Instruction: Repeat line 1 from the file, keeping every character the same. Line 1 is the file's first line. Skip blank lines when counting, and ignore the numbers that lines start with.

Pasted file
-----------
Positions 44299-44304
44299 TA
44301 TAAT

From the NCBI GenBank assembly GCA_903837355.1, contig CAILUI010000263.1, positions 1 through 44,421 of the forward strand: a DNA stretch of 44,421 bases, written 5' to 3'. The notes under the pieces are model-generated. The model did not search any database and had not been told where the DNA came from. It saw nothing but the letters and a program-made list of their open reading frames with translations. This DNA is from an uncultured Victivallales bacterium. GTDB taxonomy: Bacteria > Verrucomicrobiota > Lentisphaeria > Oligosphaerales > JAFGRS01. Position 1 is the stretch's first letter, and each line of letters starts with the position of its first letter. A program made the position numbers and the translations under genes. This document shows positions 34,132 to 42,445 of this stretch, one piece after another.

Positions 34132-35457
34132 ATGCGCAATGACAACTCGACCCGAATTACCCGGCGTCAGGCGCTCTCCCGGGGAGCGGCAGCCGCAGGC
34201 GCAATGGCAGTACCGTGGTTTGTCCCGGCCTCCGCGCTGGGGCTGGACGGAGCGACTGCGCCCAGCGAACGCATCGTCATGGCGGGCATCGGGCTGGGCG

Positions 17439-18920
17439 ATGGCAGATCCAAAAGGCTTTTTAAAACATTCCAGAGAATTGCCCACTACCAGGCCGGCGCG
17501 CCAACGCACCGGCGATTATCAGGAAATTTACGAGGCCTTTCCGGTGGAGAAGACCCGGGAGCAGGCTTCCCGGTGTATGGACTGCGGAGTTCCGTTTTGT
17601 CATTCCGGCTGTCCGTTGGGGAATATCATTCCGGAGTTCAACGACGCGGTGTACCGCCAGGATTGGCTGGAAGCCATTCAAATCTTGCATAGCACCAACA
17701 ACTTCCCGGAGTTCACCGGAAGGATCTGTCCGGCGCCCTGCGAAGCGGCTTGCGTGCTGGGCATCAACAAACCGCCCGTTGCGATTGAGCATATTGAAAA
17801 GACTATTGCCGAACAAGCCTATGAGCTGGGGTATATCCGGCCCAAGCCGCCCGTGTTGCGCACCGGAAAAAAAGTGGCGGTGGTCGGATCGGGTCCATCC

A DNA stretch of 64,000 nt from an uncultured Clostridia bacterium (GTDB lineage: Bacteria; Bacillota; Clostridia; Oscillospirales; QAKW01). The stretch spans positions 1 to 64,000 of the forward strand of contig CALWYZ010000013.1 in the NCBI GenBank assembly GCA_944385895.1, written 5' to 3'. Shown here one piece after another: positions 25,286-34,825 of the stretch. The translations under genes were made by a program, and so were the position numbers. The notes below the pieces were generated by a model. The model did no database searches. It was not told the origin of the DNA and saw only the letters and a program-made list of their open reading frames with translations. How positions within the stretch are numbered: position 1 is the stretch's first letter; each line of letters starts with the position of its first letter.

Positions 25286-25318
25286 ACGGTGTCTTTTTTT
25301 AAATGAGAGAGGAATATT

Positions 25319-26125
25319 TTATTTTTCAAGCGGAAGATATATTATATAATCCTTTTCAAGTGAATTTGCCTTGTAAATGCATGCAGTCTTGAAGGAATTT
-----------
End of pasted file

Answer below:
Positions 44299-44304